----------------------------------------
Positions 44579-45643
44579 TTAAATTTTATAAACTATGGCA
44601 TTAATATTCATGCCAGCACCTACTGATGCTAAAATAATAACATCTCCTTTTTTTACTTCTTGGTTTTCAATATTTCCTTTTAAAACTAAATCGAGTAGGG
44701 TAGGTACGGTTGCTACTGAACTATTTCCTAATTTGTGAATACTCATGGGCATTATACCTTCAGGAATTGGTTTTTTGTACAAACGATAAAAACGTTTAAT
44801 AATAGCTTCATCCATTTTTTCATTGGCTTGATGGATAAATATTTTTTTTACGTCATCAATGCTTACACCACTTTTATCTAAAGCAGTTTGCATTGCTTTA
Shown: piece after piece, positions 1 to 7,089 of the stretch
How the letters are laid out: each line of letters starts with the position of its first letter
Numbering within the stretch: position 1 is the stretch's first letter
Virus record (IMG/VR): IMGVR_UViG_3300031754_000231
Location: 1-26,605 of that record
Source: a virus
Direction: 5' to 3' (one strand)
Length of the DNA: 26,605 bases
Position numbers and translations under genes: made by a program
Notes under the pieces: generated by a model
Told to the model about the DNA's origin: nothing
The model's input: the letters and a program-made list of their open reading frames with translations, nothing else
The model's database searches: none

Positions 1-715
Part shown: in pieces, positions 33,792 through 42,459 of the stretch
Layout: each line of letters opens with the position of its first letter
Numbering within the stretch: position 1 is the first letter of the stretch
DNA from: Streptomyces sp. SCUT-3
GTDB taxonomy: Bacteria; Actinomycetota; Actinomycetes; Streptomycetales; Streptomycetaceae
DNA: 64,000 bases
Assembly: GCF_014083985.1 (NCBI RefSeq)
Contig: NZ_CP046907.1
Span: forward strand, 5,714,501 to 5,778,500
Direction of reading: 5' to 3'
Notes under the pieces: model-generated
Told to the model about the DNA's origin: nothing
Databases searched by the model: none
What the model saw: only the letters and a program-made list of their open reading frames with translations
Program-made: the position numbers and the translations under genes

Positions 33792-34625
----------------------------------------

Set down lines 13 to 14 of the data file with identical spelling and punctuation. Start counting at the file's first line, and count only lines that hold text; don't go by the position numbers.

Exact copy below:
Length of the DNA: 26,605 bases
Position numbers and translations under genes: made by a program